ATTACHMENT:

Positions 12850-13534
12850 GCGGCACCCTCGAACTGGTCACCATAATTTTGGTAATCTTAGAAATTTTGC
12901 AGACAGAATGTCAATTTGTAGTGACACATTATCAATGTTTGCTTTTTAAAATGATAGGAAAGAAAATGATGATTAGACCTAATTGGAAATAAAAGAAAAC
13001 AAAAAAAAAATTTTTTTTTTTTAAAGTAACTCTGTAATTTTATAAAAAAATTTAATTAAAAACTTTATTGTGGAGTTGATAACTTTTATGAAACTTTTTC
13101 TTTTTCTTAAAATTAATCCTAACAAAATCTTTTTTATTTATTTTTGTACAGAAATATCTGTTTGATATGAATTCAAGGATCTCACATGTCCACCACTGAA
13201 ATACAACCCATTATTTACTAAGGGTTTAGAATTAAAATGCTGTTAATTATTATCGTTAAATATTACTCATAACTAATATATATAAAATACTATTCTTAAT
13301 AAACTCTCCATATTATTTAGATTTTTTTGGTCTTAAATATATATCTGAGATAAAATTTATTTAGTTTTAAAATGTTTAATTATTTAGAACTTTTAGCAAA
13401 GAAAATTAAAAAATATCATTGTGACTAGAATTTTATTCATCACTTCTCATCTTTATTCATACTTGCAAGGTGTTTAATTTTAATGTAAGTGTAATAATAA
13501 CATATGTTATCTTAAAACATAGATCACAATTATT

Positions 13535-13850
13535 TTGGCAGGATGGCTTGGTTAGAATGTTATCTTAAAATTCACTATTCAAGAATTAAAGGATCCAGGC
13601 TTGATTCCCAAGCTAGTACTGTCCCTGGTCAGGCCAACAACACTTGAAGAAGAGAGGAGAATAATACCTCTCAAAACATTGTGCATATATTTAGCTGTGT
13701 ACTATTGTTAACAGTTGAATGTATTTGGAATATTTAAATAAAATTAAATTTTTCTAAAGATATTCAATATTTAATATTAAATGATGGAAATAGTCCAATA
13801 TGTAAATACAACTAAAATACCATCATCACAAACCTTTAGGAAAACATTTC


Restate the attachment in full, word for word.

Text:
Positions 12850-13534
12850 GCGGCACCCTCGAACTGGTCACCATAATTTTGGTAATCTTAGAAATTTTGC
12901 AGACAGAATGTCAATTTGTAGTGACACATTATCAATGTTTGCTTTTTAAAATGATAGGAAAGAAAATGATGATTAGACCTAATTGGAAATAAAAGAAAAC
13001 AAAAAAAAAATTTTTTTTTTTTAAAGTAACTCTGTAATTTTATAAAAAAATTTAATTAAAAACTTTATTGTGGAGTTGATAACTTTTATGAAACTTTTTC
13101 TTTTTCTTAAAATTAATCCTAACAAAATCTTTTTTATTTATTTTTGTACAGAAATATCTGTTTGATATGAATTCAAGGATCTCACATGTCCACCACTGAA
13201 ATACAACCCATTATTTACTAAGGGTTTAGAATTAAAATGCTGTTAATTATTATCGTTAAATATTACTCATAACTAATATATATAAAATACTATTCTTAAT
13301 AAACTCTCCATATTATTTAGATTTTTTTGGTCTTAAATATATATCTGAGATAAAATTTATTTAGTTTTAAAATGTTTAATTATTTAGAACTTTTAGCAAA
13401 GAAAATTAAAAAATATCATTGTGACTAGAATTTTATTCATCACTTCTCATCTTTATTCATACTTGCAAGGTGTTTAATTTTAATGTAAGTGTAATAATAA
13501 CATATGTTATCTTAAAACATAGATCACAATTATT

Positions 13535-13850
13535 TTGGCAGGATGGCTTGGTTAGAATGTTATCTTAAAATTCACTATTCAAGAATTAAAGGATCCAGGC
13601 TTGATTCCCAAGCTAGTACTGTCCCTGGTCAGGCCAACAACACTTGAAGAAGAGAGGAGAATAATACCTCTCAAAACATTGTGCATATATTTAGCTGTGT
13701 ACTATTGTTAACAGTTGAATGTATTTGGAATATTTAAATAAAATTAAATTTTTCTAAAGATATTCAATATTTAATATTAAATGATGGAAATAGTCCAATA
13801 TGTAAATACAACTAAAATACCATCATCACAAACCTTTAGGAAAACATTTC